Interfacing with taps • 19 August 2008 • The SnowBlog
Interfacing with taps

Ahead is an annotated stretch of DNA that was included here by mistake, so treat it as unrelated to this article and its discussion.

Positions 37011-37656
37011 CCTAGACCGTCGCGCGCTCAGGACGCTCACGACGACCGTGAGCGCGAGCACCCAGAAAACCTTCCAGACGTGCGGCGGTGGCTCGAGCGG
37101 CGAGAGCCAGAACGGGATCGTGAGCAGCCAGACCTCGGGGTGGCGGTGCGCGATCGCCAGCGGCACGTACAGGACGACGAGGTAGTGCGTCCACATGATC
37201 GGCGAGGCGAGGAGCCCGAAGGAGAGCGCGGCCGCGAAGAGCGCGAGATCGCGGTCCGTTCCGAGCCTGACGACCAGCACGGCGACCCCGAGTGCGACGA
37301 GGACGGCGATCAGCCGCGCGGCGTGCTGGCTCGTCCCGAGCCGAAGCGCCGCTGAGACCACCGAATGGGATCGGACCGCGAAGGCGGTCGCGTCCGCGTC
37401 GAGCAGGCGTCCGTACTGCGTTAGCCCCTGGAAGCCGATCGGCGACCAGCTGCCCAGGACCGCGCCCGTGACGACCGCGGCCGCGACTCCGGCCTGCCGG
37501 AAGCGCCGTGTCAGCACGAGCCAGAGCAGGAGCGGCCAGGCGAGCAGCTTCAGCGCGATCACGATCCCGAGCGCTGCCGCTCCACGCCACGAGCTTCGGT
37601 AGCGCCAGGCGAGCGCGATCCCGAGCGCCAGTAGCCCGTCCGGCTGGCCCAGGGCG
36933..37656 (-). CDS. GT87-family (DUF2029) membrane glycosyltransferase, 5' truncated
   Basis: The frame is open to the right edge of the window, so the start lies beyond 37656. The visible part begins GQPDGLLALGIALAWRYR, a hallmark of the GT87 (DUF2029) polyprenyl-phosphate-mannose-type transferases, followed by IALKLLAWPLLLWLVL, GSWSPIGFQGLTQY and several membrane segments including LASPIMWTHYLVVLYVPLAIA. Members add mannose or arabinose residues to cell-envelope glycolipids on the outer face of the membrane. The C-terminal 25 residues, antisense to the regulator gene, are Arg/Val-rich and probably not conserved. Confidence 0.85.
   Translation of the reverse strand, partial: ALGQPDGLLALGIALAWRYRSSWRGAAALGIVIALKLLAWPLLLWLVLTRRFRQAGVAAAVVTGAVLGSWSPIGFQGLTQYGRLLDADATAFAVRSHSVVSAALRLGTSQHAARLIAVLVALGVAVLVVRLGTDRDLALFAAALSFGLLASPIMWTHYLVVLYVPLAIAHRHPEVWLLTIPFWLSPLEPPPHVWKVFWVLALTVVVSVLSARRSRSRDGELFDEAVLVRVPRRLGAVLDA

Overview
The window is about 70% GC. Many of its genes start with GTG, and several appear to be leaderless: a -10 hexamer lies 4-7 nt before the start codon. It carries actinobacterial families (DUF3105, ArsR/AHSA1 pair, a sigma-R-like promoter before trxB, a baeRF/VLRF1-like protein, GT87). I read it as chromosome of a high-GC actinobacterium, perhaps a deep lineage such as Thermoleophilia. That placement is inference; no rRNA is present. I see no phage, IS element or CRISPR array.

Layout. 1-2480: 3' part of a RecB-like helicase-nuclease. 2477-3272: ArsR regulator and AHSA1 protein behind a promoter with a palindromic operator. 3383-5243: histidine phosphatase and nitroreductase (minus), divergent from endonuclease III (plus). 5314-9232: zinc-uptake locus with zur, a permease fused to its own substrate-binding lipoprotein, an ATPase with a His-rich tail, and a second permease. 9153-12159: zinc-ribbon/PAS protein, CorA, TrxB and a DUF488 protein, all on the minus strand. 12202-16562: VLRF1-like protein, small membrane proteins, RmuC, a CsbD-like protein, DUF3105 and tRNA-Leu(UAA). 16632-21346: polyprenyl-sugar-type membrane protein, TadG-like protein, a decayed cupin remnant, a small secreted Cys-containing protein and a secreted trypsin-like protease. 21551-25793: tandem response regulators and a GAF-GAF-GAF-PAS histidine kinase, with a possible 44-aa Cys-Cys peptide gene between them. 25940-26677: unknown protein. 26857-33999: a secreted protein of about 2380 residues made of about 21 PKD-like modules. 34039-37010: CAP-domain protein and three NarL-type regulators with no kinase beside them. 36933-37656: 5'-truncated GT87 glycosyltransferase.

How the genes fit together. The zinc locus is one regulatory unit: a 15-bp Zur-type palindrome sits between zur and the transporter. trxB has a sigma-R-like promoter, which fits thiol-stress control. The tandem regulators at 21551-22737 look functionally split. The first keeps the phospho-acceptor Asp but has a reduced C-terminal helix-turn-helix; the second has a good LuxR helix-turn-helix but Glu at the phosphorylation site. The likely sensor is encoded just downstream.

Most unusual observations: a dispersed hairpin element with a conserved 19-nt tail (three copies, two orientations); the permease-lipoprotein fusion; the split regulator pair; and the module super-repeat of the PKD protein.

Lately, one of the books Ive been visiting in my spare moments has been the semi-classic Design of Everyday Things by Donald A. Norman. Theres something very satisfying about reading the catalogue of bad designs which led D. Norman to put quill to parchment. Less thrilling, but rather unsurprising, is that what prompted Donald to begin the book was an extended stay in Britain where he was regularly baffled by which light-switch controlled which set of lights, or which combination of button pushes would put a telephone caller on hold. Youd think, like a stand-up comedian doing a routine about the difference between cats and dogs, there wouldnt be much to say about the design of taps, light-switches, phone keypads and door knobs but actually this book, which is now twenty years old, is full of critical observations which still apply and simple recommendations which still need taking up. Unfortunately, that twenty year delay across which Donalds words are reaching us means his scorn is frequently ladled upon video recorders, cassette decks and computers which give you a more or less blank screen when you start them up. He tackles the eternal problem of the right height for a typewriter desk. Hes right to imagine that one day an undo function would make computers less frustrating to use, hes farsighted to imagine that the Apple Macintosh might hint at a more user-friendly interface, but its difficult to read anyones advice on software design after theyve felt the need to explain what a mouse is and what you do with it. But (and you might have to take my word for this) theres quite a bit of fun to be had re-imagining plumbing, electrical and interior design bad habits once youve read what he has to say about doors, youll be all set to design your own but I recommend skipping over any mention of consumer electronics or computing. In 2002, when Donald Norman took a look at the first edition, he decided that all it needed was a more up-to-date introduction. He even changed the title on the front cover without feeling the need to do a search-and-replace on the text itself. What he really should have done was to roll his sleeves up and drag the manuscript in to the twenty-first century. But given that he hasnt, you can still have quite a bit of fun with the original edition.